In a multitenant environment, if you want to create for the CREATE PLUGGABLE DATABASE, ALTER PLUGGABLE DATABASE and DROP PLUGGABLE DATABASE statements you can create ALTER PLUGGABLE DATABASE, and DROP PLUGGABLE DATABASE statements, you can create them in the root so that they can be applied to the entire multitenant environment.
Disallowing ALTER TABLE in a Schema
A common compliance requirement is to prevent a user from adding columns to a table. The object name is set to the % wildcard, meaning that all tables in OE are protected. Rule Set is set to Disabled, indicating that the Disabled rule set must be satisfied for the ALTER TABLE statement to proceed. The Disabled rule set, which is delivered with Database Vault, contains a single rule called False, which has the expression 1=0. But this is never true, so the command rule in the slide always prohibits altering any OE tables.
Delivered Command Rules
The default behavior of the Oracle-provided command rules is as follows:
1. Account management–related command rules: The Database Vault Account manager is the only user allowed to deal with accounts and profiles:
- ALTER PROFILE
- CREATE PROFILE
- CREATE USER
- DROP PROFILE
- DROP USER
2. ALTER SYSTEM command rule: This command rule is used to restrict the system parameters that can be changed. By default, this command rule uses the Allow System Parameters rule set, which checks to see whether the o7_dictionary_accessibility parameter is set to TRUE. This rule set can be customized or you can create your own rule set.
3. ALTER USER privileges: This defines the list of users who can do such things as change a user’s password, profile, lock status, and default tablespace. A user can alter his or her own account. The Database Account Manager user can alter other users except those with the DV_OWNER or DV_ACCTMGR roles. Users cannot alter the DVSYS user.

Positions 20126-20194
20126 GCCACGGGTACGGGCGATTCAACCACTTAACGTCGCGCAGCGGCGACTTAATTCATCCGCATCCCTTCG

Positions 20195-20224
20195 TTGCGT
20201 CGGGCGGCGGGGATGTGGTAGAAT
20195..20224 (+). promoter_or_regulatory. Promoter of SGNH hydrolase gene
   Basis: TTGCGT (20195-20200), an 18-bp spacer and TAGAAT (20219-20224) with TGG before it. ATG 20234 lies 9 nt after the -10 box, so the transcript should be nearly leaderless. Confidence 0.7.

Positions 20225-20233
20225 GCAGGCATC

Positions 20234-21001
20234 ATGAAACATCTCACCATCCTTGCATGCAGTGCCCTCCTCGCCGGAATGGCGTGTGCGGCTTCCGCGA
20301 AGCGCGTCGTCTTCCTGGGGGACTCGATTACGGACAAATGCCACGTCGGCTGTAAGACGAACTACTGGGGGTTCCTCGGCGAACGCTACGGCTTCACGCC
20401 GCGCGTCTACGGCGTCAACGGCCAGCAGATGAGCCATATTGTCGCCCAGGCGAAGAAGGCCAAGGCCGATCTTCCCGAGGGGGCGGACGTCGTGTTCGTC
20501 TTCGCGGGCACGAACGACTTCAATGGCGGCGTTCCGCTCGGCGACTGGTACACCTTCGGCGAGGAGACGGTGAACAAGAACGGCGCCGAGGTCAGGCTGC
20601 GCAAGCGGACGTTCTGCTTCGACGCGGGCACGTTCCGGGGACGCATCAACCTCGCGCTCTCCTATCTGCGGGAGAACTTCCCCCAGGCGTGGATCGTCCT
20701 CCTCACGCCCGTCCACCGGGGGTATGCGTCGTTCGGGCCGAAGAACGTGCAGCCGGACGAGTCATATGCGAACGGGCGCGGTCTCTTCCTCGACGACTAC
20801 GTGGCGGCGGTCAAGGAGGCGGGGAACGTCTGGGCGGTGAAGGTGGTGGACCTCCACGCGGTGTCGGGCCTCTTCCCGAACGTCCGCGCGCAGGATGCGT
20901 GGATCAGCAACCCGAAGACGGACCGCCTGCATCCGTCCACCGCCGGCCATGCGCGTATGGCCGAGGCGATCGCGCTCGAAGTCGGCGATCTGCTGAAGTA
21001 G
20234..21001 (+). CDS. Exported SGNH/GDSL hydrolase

Reports and Views
Reports and a View Related to Command Rules:
- Command Rule Audit Report: Lists audit records generated by command-rule processing operations
- Command Rule Configuration Issues Report: Tracks rule violations, in addition to other configuration issues that the command rule may have
- Object Privilege Reports: Lists object privileges that the command rule affects
- Sensitive Objects Reports: Lists objects that the command rule affects
- Rule Set Configuration Issues Report: Lists rules sets that have no rules defined or enabled, which may affect the command rules that use them
- The DBA_DV_COMMAND_RULE view contains information about all the Database Vault command rules in the database.
Command Rule API
The three functions for dealing with command rules are listed as follows. They are in the DVSYS schema and are part of the DBMS_MACADM package. Therefore, they must be qualified with DVSYS.DBMS_MACADM.
To create a command rule, use:
CREATE_COMMAND_RULE (command VARCHAR2, rule_set_name VARCHAR2, object_owner VARCHAR2, object_name VARCHAR2, enabled VARCHAR2)
To update a command rule (identified by the combination of command, object_owner, and object_name), use the following:
UPDATE_COMMAND_RULE (command VARCHAR2, rule_set_name VARCHAR2, object_owner VARCHAR2, object_name VARCHAR2, enabled VARCHAR2)
To delete a command rule, use:
DELETE_COMMAND_RULE (command VARCHAR2, object_owner VARCHAR2, object_name VARCHAR2)
Note: You must issue a COMMIT statement after calling each of these functions for the changes to take effect. You must also make a call to dvsys.dbms_macadm.SYNC_RULES for the API changes to be reflected in the DVA:
The command rule API provides functions that enable you to:
- Create a command rule
- Update a command rule
- Delete a command rule
SQL> exec DVSYS.DBMS_MACADM.CREATE_COMMAND_RULE ('DROP TABLE','Am HR User','HR','%','N') SQL> exec DVSYS.DBMS_MACADM.UPDATE_COMMAND_RULE ('DROP TABLE','Am HR User','HR','%','Y') SQL> exec DVSYS.DBMS_MACADM.DELETE_COMMAND_RULE ('DROP TABLE','HR','%')